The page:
In support of Whereas #5:
See "List of Treaties Relevant to the Question of the Legality of DU Weapons," last revised 24 Sep 2003. See also "Law Professors and NGOs Warn President Bush of Legal Consequences of Iraq War," David Lerner, Center for Constitutional Rights, 24 Jan 2003, on U.S. war crimes in the conduct of the Iraq War (on Internet). And see also the IDUST Radiation Hazard Tutorial devoted to the illegal character of DU. For further information on illegality of depleted urainium weapons, see the "The Geneva Report on Depleted Uranium."

In support of Whereas #6:
Kaplan, Fred, "Rumsfeld's Dr. Strangelove - Keith Payne says 7,000 warheads aren't enough," Slate, 12 May 2003; Neil Mackay in "Bush Planned Iraq `Regime Change' Before Becoming President," The Sunday Herald, 15 Sep 2002, tells us that "A secret blueprint for US global domination reveals that President Bush and his cabinet were planning a premeditated attack on Iraq before he took power in January 2001" and before the attack on the twin towers in NYC! "Stop War and Nuclear Attacks!" the webpage of the Global Association for Banning Depleted Uranium Weapons. A Japanese website with a daily history of the campaign.

2. Ten Recommended Documents for Studying the Resolution.

  1. Larry Johnson, "Iraqi cancers, birth defects blamed on U.S. depleted uranium," Seattle Post-Intelligencer, 12 November 2002. For this story, an international reporter visited southern Iraq and interviewed doctors in the Basra hospital, who report a tenfold increase in cancer, leukemia, and birth defects since the first Gulf War. The article has five touching pictures of victims of DU. This article is 8 pages on the internet, well written, and introduces the issue.

  2. Doug Rokke, "Do Not Use Depleted Uranium Munitions Again!" This is a passionate statement made before the present Iraqi war by the colonel/doctor who was put in charge of the cleanup after the first Gulf War. His recommendations were not followed and he resigned. He is a person who has been there and knows what he is talking about. The homepage of is extremely exercised by this threat and lists hundreds of interesting articles on DU along with the declaration that the nuclear clock has struck midnight! Rokke is available on a number of videos, which one can find by putting "Doug Rokke on video" on or Altavista or some other search engine. Four videos on this issue by several experts, including Rokke, Congressman Jim McDermott, Scott Ritter, and others are offered by the Interfaith Network of Concern for the People of Iraq at cost ($6.00 per copy).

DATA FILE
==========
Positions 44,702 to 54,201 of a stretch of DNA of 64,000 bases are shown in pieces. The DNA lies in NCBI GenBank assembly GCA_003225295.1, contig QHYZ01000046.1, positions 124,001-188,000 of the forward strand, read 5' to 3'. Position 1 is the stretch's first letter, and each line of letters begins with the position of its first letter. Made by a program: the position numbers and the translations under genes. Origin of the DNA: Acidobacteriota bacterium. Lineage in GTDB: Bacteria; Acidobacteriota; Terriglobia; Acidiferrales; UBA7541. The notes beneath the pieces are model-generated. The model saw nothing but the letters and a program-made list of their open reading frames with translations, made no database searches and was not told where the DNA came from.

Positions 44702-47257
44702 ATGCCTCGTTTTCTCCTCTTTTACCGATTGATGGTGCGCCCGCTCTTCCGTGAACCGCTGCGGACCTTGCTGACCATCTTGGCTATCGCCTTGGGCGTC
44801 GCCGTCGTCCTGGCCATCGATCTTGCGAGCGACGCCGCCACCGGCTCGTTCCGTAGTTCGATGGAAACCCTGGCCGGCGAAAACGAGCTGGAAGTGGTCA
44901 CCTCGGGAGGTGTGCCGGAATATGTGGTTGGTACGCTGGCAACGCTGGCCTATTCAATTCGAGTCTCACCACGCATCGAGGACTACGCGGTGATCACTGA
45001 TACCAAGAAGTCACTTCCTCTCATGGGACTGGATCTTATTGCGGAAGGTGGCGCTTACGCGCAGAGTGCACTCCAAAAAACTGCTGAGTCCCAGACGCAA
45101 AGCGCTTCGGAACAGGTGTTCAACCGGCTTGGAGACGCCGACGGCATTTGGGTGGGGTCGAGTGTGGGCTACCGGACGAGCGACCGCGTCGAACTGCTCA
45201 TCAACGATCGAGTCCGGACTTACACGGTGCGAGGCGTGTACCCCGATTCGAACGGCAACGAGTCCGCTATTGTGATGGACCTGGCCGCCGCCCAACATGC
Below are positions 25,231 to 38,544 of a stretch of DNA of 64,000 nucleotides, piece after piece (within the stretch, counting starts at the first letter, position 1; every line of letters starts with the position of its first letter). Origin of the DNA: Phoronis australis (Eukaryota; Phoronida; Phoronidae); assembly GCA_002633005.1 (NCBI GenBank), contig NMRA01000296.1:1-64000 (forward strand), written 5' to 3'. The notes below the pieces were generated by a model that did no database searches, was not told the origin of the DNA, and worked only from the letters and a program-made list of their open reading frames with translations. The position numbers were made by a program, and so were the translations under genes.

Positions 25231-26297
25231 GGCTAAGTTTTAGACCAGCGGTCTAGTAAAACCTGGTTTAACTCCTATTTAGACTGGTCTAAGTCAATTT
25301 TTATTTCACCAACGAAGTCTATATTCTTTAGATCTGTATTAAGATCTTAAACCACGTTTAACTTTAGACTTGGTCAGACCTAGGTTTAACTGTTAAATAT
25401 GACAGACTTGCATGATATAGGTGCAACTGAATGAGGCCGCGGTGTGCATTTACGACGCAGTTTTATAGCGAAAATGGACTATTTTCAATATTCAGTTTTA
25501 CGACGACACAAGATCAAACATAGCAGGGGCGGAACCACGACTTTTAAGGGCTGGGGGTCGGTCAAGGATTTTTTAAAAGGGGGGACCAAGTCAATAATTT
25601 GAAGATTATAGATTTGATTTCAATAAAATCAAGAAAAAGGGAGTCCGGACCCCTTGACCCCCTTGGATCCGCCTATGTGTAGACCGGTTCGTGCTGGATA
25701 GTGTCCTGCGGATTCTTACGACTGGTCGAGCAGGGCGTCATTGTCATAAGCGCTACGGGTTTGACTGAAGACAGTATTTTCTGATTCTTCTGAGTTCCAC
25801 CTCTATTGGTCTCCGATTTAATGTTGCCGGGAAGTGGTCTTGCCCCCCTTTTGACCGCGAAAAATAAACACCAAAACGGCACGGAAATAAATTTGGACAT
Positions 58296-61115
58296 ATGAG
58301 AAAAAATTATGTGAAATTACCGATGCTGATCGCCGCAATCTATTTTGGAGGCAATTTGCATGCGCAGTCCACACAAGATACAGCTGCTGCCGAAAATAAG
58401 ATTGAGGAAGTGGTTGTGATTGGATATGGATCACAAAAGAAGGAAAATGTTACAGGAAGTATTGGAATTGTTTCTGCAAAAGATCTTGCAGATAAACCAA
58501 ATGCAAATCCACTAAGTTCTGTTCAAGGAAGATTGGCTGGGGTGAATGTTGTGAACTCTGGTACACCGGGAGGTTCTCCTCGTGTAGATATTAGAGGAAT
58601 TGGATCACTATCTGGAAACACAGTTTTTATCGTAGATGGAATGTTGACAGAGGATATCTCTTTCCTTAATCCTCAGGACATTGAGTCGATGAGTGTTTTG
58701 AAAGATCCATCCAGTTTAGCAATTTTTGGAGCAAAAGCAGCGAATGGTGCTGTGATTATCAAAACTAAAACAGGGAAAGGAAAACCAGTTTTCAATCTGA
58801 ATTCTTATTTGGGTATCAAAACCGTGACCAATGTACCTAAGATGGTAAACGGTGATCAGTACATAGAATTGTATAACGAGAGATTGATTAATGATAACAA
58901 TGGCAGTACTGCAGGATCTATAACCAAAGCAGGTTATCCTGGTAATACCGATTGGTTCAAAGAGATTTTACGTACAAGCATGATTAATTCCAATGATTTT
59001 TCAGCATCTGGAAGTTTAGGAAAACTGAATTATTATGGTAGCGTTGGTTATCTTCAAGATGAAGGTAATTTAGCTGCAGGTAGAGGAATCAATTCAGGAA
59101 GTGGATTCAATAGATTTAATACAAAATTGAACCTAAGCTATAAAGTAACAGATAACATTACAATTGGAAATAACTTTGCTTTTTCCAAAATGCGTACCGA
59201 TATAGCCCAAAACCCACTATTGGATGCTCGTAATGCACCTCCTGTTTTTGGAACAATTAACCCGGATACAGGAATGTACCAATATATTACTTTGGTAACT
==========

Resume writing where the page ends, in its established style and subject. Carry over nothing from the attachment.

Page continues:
3. A third document takes up the effect of DU on American servicepersons from the first Gulf War: Leonard A. Dietz, "Contamination of Persian Gulf War Veterans and Others by Depleted Uranium, " 19 July 1996. This article is heavily documented and available on the Internet. In the final paragraphs it mentions a survey of 251 veterans from the first Gulf War who were interviewed regarding health effects of participation in the Gulf War. 67% percent reported leukemia, liver problems and difficult, damaged, or deformed births after the war. This indicates that DU has a high risk of causing health problems and problems for children of veterans.

  4. A heavily referenced 34-page scholarly article, "A Treatise on Military Weapons Containing the Radioactive Material: Depleted Uranium" co-authored by Dr. Albrecht Schott, Director of the World Depleted Uranium Center, Germany, Damacio A. Lopez, Director of the International Depleted Uranium Study Team (IDUST), U.S.A., and John M LaForge, editor of Nukewatch Pathfinder, U.S.A., is available in prepublication form for TAMARA Journal.

  5. "Uranium weapons in 2001-2003: Hazards of Uranium weapons in the proposed war on Iraq," compiled by Dai Williams, and published by Eos life~work resource centre. Williams is a pioneering researcher who discovered that the United Kingdom government was secretly using uranium in weapons (not just depleted uranium) in Afghanistan and subsequently in Iraq. This effectively blew the cover of both governments, who were attempting to downplay the significance of using radioactive weapons. He writes on the recent recognition of higher health risks of DU than estimated by official bodies.

  6. "Extreme Birth Deformities: Gulf War Syndrome Birth Defects in Iraq," a 17-page report with pictures of deformed infants. Not for those with weak stomachs. Additional pictures of DU-deformed babies were published in the book by Sieghorst-Gunther, President of the International Yellow Cross in his 1996 book, Uranium Projectiles: Severely Maimed Soldiers, Deformed Babies, Dying Children (Berlin: Ahriman Verlag, ISBN 3-89484-805-7). These comprise "a documentary record of DU ammunition after-effects." Although the defense departments of UK and US "deny that there is any significant danger from exposure to DU ammunition . . . most researchers point to DU as the most likely source of both deformities and cancers." (p. 1 of "Extreme Birth Deformities")

  7. Rosalie Bertell, "Gulf War Syndrome, Depleted Uranium and the Dangers of Low-Level Radiation." This essay of ten pages is well documented and includes discussion of the injuries to U.S. civilians handling DU.

  8. Eva Jasiewicz, "The Effects of Depleted Uranium in Iraq." This article, originally published in Voices in the Wilderness, is well documented and loaded with facts.

  9. A letter from Leuren Moret to Congressman McDermott and a California lecture. Dr. Moret is well qualified to speak on the environmental effects, and also the genetic effects of DU, which she argues have permanently damaged the genetic make-up of the Iraqi people. Presidential candidate Dennis Kucinich has a 3-page position paper favoring the banning of Depleted Uranium. See also the bill submitted by Congressman James McDermott, H.R. 1483,the "Depleted Uranium Munitions Study Act of 2003," and co-sponsored by half a dozen other Representatives from other states.